There’s a group of pages that achieve loads of organic reach, with little Facebook advertising involved. How are they doing it? Through passion.
Passion pages — like “Architecture & Engineering,” or “Welcome to the Internet,” — aren’t so much selling a service or a product, or acting as the public face of a company. They’re meant to be a gathering place for people who love something. But what goes into a passion page’s content strategy and what are the major goals?
Inside Facebook talked with Saul Leal and Saborn Va of Salt Lake City-based Deseret Digital Media, the minds behind popular passion pages such as “I Love My Family” (8.8 million fans), “Yo Amo a Mi Familia” (5.6 million) and “I Love the Bible” (5.3 million). Deseret has more than 100 passion pages across Facebook. Last month alone, they drove 3.3 billion impressions to the company’s FamilyShare Network websites.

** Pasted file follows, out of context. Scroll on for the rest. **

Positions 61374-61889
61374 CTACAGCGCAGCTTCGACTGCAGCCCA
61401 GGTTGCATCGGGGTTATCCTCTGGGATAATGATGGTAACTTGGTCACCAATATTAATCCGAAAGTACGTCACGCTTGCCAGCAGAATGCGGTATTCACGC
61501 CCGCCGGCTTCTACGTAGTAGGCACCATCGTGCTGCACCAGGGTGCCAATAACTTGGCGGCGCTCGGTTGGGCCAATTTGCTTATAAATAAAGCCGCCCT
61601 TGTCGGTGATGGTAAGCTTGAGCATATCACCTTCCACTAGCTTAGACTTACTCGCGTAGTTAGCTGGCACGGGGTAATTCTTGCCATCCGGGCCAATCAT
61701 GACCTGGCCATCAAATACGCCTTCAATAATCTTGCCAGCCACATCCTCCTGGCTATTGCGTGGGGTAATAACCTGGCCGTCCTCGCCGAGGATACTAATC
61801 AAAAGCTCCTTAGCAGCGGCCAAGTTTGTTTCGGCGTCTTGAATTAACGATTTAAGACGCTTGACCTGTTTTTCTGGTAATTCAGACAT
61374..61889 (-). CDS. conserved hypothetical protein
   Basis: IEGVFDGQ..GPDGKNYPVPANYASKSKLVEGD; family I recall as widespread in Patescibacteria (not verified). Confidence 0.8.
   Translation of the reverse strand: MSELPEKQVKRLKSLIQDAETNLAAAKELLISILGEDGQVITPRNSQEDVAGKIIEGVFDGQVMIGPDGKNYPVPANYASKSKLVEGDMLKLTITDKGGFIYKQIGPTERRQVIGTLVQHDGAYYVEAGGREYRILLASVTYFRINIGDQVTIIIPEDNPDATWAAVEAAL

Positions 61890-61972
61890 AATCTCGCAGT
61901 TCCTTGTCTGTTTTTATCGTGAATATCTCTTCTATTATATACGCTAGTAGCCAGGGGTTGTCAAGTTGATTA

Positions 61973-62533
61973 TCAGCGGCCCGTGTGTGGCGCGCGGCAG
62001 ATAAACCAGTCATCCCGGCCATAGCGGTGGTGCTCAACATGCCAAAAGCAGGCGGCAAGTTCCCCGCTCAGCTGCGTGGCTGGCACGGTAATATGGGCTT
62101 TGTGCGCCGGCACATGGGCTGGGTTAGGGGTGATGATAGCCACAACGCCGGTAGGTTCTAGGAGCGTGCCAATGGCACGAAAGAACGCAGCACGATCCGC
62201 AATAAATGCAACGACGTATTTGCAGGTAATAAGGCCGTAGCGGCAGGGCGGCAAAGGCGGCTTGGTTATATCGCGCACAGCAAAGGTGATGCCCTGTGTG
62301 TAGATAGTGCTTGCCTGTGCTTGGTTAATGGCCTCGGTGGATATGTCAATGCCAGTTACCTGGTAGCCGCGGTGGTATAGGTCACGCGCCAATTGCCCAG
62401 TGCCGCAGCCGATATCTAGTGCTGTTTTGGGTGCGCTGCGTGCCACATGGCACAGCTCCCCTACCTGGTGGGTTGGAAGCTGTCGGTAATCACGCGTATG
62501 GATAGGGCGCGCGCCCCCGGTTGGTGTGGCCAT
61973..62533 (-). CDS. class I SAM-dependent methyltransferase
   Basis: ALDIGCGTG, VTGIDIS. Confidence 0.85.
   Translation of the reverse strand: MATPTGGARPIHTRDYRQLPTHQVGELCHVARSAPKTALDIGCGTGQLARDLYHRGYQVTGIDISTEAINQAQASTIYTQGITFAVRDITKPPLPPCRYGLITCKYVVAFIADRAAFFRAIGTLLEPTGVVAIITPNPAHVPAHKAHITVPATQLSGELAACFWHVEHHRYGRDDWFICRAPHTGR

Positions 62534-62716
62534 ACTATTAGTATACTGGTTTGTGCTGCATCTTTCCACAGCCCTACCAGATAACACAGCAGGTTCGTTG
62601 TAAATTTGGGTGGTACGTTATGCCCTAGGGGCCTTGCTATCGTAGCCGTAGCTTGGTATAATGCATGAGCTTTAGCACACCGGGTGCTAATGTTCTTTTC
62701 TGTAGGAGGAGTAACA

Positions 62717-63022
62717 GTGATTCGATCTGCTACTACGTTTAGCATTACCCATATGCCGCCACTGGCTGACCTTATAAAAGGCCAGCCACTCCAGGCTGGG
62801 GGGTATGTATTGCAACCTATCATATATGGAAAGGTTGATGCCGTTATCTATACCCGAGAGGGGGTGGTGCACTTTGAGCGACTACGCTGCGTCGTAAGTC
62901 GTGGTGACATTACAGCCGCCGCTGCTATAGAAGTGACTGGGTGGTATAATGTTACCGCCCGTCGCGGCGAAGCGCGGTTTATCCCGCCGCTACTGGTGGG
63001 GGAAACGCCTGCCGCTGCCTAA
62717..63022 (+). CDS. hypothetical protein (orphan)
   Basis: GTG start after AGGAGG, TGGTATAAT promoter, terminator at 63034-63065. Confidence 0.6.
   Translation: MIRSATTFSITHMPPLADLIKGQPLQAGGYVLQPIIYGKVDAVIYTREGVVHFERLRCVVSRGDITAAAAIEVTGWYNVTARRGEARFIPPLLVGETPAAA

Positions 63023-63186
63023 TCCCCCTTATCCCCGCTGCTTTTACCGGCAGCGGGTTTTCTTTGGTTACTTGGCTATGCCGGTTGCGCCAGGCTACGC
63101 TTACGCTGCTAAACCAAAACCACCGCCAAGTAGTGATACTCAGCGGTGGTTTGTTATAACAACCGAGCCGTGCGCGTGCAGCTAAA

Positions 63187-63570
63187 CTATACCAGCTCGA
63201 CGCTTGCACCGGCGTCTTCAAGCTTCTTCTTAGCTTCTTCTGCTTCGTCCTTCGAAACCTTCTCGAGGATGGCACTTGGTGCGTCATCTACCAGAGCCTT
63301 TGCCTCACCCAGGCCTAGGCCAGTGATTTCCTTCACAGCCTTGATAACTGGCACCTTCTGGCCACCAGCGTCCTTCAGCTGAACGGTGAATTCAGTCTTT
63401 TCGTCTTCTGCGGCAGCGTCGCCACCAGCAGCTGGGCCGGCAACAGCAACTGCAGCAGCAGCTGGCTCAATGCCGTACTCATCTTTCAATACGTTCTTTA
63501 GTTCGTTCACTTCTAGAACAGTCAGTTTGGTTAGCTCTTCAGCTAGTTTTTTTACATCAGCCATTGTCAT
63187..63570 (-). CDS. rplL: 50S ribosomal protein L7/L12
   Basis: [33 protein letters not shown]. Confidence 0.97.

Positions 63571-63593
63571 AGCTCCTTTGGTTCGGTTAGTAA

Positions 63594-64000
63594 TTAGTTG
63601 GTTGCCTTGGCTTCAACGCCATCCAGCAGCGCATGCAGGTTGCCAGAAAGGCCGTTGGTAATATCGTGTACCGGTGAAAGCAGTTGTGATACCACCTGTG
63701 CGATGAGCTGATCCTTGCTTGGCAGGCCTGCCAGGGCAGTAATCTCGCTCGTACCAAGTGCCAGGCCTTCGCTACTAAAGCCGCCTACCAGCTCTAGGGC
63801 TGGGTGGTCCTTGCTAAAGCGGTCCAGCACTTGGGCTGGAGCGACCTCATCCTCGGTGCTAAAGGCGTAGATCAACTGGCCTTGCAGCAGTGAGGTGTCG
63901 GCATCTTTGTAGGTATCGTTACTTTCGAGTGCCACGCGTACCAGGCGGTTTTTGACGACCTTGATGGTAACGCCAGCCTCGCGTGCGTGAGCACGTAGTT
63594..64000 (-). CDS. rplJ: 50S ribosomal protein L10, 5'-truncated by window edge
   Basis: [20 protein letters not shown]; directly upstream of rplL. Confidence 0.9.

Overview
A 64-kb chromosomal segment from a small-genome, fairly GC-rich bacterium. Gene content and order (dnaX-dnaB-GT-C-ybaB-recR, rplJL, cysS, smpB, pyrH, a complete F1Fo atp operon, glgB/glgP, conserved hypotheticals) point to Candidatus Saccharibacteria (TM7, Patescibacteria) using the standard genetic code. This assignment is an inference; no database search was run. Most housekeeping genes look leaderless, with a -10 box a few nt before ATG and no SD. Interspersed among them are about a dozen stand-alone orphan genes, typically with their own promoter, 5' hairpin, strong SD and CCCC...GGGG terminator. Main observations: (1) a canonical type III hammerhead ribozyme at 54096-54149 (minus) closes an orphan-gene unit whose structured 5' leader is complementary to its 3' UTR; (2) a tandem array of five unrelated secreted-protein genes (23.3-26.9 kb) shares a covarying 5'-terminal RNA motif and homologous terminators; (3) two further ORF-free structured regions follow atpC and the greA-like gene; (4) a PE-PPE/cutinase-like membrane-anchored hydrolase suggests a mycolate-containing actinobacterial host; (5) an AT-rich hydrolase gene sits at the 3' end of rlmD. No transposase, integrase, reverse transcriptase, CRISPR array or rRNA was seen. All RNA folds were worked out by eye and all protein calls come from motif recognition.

Deseret’s Facebook ad budget to acquire new fans? $0.
If you’ve got a product-based page on Facebook (but haven’t entered your physical address), you might have noticed recently that your page ratings are no longer showing. It’s not a bug, it’s a feature.
Facebook confirmed to Inside Facebook on Thursday that only Facebook pages with a defined location will have the star ratings, not pages in the product/service category. A Facebook spokesperson said that they’re focused on the page ratings relating to businesses with a physical place:
We’re focused on ratings and reviews for places right now.
This was first pointed out to Inside Facebook by reader Matteo Gamba.